Have you met your digital twin? You may have caught glimpses of him or her when looking at personalised advertisements. Digital twins come from the engineering industry, for example in airplane manufacturing. Instead of flying an airplane into a thunderstorm, a flight simulator with a virtual model of the plane is used to assess what happens. A similar idea has arisen in healthcare. Rather than finding the best medication for a patient by trial-and-error, a computer model could test each medication on a digital twin, a virtual model of someone’s genetic data, medical history and daily behaviour.

The virtual traces we leave behind have great potential for healthcare, especially the by-products of our daily life. Most people do not see their doctors often yet use their smartphones every day. The sensors of the smartphone register movements, location, screen use, which are indicators of our circadian rhythm, mobility and sociability. These indicators reveal health problems long before a doctor can detect it: smartphone data can predict complications after operations, the onset of psychosis and quantify patients’ behavior during a pandemic.

Data Sharing Paradox

Health data can save lives – especially when people avoid care-seeking because of an ongoing pandemic. But is everybody keen to get a digital twin? There is a data sharing paradox: opposed to data sharing when we are asked, yet extensively sharing data in our daily life.

On the one hand, public concern over the consequences of data sharing and linkage has been rising. In 2016, the European Union passed a law that gives citizens more control over their personal data, the GDPRVarious governments started implementing systems for health data sharing that were later abandoned over privacy concerns. Companies with a business model built on linking and sharing data, have come under increasing scrutiny and millions of people changed to messaging apps that do not share data.

On the other hand, people use more digital technology than ever. Our search history, phone contacts and daily movements leave digital traces everywhere, accessible to apps and network providers. From these by-products, elaborate digital twins can be created and sold. While granting one app access to your contact list does not seem a big deal, these digital glimpses can become full-colour pictures when linked to datasets collected for other purposes. Marketing companies use these digital twins to develop personalised advertisements, governments to study mobility, journalists to personally identify secret agents and locate secret military bases or identify visitors to New York strip clubs and find out whether celebrities tip their cab drivers.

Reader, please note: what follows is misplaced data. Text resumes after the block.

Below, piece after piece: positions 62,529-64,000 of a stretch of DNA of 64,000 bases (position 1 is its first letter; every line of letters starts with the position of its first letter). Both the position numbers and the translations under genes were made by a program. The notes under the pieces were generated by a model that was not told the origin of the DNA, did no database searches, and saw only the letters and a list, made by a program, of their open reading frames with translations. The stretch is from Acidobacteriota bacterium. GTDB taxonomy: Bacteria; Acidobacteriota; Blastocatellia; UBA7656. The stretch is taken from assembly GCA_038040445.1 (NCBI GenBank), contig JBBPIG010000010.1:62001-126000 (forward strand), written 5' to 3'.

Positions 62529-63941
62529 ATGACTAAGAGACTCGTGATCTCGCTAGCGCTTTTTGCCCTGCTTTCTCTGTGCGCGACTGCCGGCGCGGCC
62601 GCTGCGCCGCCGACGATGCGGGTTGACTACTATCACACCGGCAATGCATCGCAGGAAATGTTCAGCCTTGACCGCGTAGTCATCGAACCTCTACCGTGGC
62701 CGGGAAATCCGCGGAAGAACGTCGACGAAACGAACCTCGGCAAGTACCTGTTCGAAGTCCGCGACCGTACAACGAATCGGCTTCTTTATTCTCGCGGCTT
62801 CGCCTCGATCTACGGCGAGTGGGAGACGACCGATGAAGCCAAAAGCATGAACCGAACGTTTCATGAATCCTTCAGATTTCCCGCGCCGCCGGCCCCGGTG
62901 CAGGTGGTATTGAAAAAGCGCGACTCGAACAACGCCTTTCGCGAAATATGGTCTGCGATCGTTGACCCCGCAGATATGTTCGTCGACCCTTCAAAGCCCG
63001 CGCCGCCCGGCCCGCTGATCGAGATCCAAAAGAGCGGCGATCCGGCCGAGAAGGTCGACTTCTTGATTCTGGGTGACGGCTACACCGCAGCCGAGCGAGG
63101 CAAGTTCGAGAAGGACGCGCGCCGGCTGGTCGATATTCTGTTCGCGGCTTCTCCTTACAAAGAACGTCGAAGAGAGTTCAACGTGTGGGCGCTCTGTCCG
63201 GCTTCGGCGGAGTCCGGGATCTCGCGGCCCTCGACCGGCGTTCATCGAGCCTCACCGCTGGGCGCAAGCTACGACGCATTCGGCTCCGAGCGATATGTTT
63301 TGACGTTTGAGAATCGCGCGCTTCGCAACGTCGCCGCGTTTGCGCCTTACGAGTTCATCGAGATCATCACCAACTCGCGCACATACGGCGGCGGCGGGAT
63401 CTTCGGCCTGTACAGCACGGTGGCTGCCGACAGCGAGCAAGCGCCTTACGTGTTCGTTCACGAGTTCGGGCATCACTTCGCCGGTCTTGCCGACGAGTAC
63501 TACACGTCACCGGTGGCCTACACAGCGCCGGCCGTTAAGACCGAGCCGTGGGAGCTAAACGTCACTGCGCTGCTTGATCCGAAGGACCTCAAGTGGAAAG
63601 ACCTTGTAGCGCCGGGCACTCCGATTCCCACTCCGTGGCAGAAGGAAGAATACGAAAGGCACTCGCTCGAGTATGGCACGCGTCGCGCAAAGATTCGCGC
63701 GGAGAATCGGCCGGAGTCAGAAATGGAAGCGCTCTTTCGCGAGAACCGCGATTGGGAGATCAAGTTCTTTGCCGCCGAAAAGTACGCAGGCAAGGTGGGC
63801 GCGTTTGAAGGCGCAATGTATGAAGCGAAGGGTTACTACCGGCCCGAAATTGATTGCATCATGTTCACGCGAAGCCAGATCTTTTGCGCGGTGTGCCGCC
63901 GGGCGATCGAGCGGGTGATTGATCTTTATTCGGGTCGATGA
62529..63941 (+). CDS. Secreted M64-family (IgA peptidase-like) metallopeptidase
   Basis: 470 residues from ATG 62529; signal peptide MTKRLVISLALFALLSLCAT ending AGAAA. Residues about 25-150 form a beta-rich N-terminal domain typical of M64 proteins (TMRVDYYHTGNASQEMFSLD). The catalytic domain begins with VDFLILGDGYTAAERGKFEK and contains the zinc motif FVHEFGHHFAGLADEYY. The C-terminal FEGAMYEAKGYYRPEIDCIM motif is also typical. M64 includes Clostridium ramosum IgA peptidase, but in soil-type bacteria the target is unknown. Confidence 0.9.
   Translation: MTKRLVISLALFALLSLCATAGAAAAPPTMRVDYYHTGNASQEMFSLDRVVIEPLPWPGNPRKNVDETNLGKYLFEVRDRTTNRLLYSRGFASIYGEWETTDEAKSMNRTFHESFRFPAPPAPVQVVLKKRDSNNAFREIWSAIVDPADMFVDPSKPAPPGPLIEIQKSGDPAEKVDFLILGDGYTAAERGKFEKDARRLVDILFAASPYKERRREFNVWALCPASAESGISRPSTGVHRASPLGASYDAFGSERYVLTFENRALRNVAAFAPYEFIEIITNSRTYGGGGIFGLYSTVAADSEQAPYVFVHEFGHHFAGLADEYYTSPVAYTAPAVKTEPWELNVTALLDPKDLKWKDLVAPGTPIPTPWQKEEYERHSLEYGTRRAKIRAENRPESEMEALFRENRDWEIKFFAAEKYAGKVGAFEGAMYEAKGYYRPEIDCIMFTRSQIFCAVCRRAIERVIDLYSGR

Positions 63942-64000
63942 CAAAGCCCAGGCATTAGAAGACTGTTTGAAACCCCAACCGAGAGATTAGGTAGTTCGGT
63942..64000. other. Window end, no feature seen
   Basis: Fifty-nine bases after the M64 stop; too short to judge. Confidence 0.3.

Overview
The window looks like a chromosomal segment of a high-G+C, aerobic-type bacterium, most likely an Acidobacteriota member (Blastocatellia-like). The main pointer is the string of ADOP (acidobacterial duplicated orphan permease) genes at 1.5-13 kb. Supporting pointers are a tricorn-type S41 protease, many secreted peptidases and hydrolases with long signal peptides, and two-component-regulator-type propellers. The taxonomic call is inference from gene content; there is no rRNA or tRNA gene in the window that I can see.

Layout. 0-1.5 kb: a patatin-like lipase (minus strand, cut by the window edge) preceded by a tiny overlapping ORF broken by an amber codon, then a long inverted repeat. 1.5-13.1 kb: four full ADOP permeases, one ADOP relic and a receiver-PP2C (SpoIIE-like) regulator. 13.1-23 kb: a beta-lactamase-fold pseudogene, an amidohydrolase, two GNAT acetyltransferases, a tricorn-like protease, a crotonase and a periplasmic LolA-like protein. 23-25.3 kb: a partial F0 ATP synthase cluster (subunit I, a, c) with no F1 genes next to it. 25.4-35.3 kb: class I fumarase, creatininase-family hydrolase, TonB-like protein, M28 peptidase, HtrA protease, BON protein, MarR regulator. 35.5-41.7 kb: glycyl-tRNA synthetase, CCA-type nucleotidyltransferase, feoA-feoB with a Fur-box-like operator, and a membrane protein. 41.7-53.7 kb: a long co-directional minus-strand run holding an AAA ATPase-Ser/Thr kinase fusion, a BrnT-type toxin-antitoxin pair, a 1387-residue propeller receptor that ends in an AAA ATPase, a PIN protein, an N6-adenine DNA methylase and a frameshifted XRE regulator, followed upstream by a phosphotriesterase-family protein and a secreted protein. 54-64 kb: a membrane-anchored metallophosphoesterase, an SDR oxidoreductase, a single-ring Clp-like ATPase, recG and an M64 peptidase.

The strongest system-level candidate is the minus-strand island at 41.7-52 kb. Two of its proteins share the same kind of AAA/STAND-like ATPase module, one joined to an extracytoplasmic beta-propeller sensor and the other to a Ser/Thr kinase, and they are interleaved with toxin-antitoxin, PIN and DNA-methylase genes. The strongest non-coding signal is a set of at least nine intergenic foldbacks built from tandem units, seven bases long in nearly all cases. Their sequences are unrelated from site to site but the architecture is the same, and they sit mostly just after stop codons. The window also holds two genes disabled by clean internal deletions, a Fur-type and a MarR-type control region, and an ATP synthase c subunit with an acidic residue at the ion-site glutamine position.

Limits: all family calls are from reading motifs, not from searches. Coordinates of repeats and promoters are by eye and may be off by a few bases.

Strengthening Trust to Overcome the Paradox in Healthcare

Healthcare researchers are caught within the paradox. They want to explore and unlock the potential of our digital twins. If people share by-products of their phone use, it may help us in the fight against COVID or to prevent suicides. If researchers can link health data sources, we can build a learning health system that studies the outcomes of patients-like-you from the past to find out what treatment is best for you. Yet when people get a free choice to share their data, they often opt-out.

Interestingly, healthcare researchers have found that when people are well-informed, they may be more willing to share data, not less. In an innovative way to gauge and gain the public’s trust, researchers invented the ‘citizen’s jury on data sharing’. It is modelled after American trials-by-jury, where a cross-section of the population is invited to decide on the outcome of a lawsuit. The Manchester-based research team invited a cross-section of society for a jury verdict around how the organization should protect and use health data. During three days, the jury heard expert ‘witnesses’ giving their view on data sharing and linkage. After being thoroughly informed, the jury voted on whether health data should be shared with public institutions and companies, and on whether people should opt-in or opt-out. Through the course of the three days, jury approval for some uses of data increased – especially uses with a clear public benefit.

Overcoming Double Standards

Healthcare researchers are dependent on citizens’ willingness to opt-in to data sharing. Where commercial apps can collect (and sell) data completely unrelated to the services they provide, healthcare researchers have to justify why the data they collect is essential to answer their research question. If it isn’t essential, ethics committees will refuse approval. Researchers need to specify how the data will be used and have to provide options to opt-in or out to secondary use by other parties. Commercial apps can bury that information in lengthy Terms & Conditions full of legal terminology, and then require users to ‘agree and proceed’.

Having two standards that are so fundamentally different – one for commercial use, one for healthcare use of data – undermines public trust. If we gain more control over the digital by-products of our daily life, we may be more willing to reveal parts of it to the right people, for the right purpose. That is important, because our digital twin can save lives.

Share the article

Leave a Reply

Your email address will not be published. Required fields are marked *